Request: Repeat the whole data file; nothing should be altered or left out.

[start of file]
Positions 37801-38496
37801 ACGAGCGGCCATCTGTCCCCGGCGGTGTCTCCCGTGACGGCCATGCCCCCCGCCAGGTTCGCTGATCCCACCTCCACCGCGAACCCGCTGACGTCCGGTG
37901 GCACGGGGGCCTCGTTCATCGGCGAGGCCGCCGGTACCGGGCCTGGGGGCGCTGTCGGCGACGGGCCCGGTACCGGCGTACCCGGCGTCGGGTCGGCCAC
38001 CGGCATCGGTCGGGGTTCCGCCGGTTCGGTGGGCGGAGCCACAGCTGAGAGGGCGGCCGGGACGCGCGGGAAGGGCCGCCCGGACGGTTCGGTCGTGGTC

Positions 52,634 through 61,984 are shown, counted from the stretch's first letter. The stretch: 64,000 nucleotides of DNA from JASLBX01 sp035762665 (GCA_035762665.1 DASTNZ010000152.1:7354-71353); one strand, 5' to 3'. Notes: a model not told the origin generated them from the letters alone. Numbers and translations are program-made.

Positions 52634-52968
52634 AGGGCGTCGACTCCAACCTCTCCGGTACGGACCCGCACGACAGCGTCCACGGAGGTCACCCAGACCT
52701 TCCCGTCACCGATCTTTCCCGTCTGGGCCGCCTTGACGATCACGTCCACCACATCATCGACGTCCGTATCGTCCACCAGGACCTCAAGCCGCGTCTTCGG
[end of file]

Positions 37801-38496
37801 ACGAGCGGCCATCTGTCCCCGGCGGTGTCTCCCGTGACGGCCATGCCCCCCGCCAGGTTCGCTGATCCCACCTCCACCGCGAACCCGCTGACGTCCGGTG
37901 GCACGGGGGCCTCGTTCATCGGCGAGGCCGCCGGTACCGGGCCTGGGGGCGCTGTCGGCGACGGGCCCGGTACCGGCGTACCCGGCGTCGGGTCGGCCAC
38001 CGGCATCGGTCGGGGTTCCGCCGGTTCGGTGGGCGGAGCCACAGCTGAGAGGGCGGCCGGGACGCGCGGGAAGGGCCGCCCGGACGGTTCGGTCGTGGTC

Positions 52,634 through 61,984 are shown, counted from the stretch's first letter. The stretch: 64,000 nucleotides of DNA from JASLBX01 sp035762665 (GCA_035762665.1 DASTNZ010000152.1:7354-71353); one strand, 5' to 3'. Notes: a model not told the origin generated them from the letters alone. Numbers and translations are program-made.

Positions 52634-52968
52634 AGGGCGTCGACTCCAACCTCTCCGGTACGGACCCGCACGACAGCGTCCACGGAGGTCACCCAGACCT
52701 TCCCGTCACCGATCTTTCCCGTCTGGGCCGCCTTGACGATCACGTCCACCACATCATCGACGTCCGTATCGTCCACCAGGACCTCAAGCCGCGTCTTCGG